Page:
These excerpts are from the manuscript of the author who is still living in Stamford, Conn., and are a continuation of the first installment of the Diary which appeared in the previous issue of the Manual.Ed.
I MUST now write about our Christmas party. Every year before school closes for the holidays my sister gives me and my schoolmates a party. I wish I had curly hair, but I haven’t; and so the night before the party Maggy puts up my hair in curl papers and keeps them pinned in until the party, and it is horrid to sleep on them for they are so hard and lumpy and hurt my head, and then as soon as we get warm playing our games, the curl all comes out and my hair is as straight and stringy as ever. Ellen has lovely dark, curly hair. By and by, while we are playing our games the sliding doors into the dining room are shut, and the lights turned up bright there, and then we know the supper is getting ready. The lights shine so pretty through the glass panes, and show the birds of Paradise on the palm trees, and then the girls all gather near the doors so as to get in quick when they are opened. One of the girls has a pocket tied around her waist under her dress, and as soon as she gets her plate with figs and nuts and raisins and mottoes handed to her, when she thinks nobody is looking she turns up her skirt and dumps it all into her pocket, and then looks as if she had not had any-thing. No boys are invited to the party and only two gentlemen. One is Mr. Hoogland, our writing teacher; he wears blue spectacles, and the other is a second cousin of ours who has attacks, my sister says, but he never has had one at the party. I wish he would, as I have never seen anybody have an attack, but of course I don’t want him to suffer. The table looks so pretty at our party. My mother and my sister and Maggy fill the dishes with mottoes and heap them up high, so that there will be plenty for all my schoolmates, and last of all comes the ice cream and cake. Then all the girls say good evening to my sister, and thank her for the party, and go home, and no more lessons till after New Year’s day.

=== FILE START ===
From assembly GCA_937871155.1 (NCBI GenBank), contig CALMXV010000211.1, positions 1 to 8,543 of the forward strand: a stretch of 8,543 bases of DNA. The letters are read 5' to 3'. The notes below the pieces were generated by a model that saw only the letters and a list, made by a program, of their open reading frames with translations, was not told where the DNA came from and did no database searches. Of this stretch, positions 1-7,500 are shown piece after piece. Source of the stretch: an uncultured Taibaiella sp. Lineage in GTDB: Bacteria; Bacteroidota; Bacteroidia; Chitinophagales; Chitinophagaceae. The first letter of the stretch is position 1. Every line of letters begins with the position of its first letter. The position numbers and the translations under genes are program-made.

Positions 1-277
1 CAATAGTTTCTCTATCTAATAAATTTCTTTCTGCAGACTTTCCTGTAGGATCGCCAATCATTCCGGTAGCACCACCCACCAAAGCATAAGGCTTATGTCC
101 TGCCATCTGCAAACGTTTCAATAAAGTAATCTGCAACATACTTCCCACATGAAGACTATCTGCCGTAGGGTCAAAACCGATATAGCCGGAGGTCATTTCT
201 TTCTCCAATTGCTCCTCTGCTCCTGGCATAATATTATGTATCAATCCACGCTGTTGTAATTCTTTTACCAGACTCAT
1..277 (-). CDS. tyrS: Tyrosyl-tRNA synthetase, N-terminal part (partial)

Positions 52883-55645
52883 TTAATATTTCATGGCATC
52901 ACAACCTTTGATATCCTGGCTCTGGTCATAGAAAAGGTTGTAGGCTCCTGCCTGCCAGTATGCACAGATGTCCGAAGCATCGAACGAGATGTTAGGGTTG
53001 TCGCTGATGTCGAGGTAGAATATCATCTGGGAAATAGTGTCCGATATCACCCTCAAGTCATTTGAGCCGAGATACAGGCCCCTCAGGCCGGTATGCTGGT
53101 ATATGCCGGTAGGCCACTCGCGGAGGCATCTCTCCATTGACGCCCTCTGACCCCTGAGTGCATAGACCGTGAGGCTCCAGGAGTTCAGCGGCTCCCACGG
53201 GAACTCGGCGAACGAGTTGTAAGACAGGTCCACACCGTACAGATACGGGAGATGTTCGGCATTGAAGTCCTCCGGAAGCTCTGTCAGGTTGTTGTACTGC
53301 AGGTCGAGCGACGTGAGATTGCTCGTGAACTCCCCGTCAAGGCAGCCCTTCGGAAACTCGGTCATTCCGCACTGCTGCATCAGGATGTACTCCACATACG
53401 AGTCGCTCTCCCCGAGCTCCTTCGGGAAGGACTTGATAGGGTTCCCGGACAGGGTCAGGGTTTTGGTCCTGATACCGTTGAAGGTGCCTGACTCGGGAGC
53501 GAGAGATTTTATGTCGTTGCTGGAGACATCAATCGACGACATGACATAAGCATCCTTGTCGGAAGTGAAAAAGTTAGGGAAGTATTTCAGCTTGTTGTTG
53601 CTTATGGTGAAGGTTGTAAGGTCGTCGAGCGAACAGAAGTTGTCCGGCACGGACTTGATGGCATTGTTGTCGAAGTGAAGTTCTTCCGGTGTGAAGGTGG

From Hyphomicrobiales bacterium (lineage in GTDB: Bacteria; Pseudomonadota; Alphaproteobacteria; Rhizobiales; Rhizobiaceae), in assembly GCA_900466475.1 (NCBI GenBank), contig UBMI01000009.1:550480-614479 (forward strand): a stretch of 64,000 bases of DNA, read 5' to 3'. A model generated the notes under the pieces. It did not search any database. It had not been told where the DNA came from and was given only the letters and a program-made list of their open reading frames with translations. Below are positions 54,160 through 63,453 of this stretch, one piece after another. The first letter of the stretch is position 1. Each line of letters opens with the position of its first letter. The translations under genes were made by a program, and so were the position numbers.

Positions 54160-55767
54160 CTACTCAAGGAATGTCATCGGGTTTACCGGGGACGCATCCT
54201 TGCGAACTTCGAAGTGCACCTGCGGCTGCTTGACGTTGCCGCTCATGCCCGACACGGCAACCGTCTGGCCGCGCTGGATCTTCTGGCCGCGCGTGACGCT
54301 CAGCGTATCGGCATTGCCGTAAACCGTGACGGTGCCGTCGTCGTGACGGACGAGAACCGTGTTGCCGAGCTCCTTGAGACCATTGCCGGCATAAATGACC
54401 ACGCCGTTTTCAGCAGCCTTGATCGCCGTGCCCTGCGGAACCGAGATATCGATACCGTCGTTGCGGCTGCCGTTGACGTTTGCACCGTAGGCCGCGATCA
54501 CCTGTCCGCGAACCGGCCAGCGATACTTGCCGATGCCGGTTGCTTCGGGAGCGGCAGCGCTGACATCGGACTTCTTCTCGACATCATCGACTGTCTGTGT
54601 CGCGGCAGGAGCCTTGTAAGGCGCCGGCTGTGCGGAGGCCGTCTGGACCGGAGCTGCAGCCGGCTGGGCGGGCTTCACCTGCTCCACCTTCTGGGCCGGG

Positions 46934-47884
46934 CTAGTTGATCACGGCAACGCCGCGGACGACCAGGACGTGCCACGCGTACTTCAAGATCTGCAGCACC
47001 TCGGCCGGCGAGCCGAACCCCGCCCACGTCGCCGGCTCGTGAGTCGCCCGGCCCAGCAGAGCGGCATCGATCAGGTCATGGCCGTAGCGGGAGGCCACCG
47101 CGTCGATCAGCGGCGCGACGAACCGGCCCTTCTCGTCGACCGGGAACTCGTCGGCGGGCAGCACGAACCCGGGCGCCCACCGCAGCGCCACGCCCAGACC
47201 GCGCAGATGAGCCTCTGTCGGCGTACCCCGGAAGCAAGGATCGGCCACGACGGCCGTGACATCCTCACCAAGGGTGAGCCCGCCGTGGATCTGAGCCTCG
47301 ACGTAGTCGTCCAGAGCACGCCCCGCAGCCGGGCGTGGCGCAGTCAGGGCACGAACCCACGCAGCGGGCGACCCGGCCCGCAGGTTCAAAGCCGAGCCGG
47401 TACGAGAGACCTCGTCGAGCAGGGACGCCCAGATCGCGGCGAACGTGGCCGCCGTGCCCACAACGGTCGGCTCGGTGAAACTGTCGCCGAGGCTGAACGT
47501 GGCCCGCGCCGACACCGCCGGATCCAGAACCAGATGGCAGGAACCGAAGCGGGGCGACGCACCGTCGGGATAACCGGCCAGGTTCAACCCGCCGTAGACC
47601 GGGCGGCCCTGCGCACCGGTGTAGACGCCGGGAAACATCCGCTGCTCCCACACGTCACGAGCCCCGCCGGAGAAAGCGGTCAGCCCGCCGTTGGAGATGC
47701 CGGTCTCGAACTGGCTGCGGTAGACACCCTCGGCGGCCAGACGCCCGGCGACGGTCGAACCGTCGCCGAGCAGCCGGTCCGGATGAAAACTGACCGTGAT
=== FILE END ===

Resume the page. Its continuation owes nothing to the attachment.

I think consciences are very troublesome, for if they tell you you are good you feel proud, and if they tell you you are doing wrong you are unhappy.
I did a very wrong thing in school one day, but I didn’t mean to. I laughed out loud in prayer time. This is how it happened. It was raining and my cousin Annie had some money tied in her handkerchief to ride home with, and while my sister was opening school with a prayer, and we all had our heads down on our Bibles, Annie took out her handkerchief and somehow the knot got loose, and out flew the money, and rolled along the desks and all the girls looked up to see what was the matter and some of the Bibles slid onto the floor, and there was an awful noise, and before I knew it I had laughed out loud, and then there was an awful silence, and my sister stopped praying, and you could hear a pin drop; and before we went to our classes my sister said she was astonished and grieved at our behavior and asked who had laughed aloud, and I said, “I did, but I didn’t mean to,” and she told me to take my books and leave the room. So I went down to my mother, crying, and she was very busy and asked me what was the matter, but I was crying so hard I could not explain it; so she said she would hear about it by and by, and she gave Maggy fifty cents, and told her to take me down to Barnum’s Museum. But I didn’t enjoy it very much, for I dreaded to meet my schoolmates after I had been punished.
My sister says because I am her little sister I ought to set an example to the school, but it is hard to be always having to be an example. Now I must resolve to try to do everything right in this new year to please her, for I know she loves me dearly, and often buys me things I want when my mother says she can’t afford it.
School has begun again and Katy Stewart, who is one of my best friends, had such a time today in our reading class. My sister was hearing us and corrected Katy for saying “either” and told her to call it like “eyether,” but she wouldn’t, but kept on calling it “eether,” and finally when my sister asked her why she was so stubborn she began to cry and said, “I can’t say `eyether’ and `nyether,’ for my father said he would punish me if I kept on saying it.” (Katy has an uncle named Etienne, which is the French for Stephen, and she always pronounces it as if it was “Eighty-N,” in-stead of “Ate-yen”).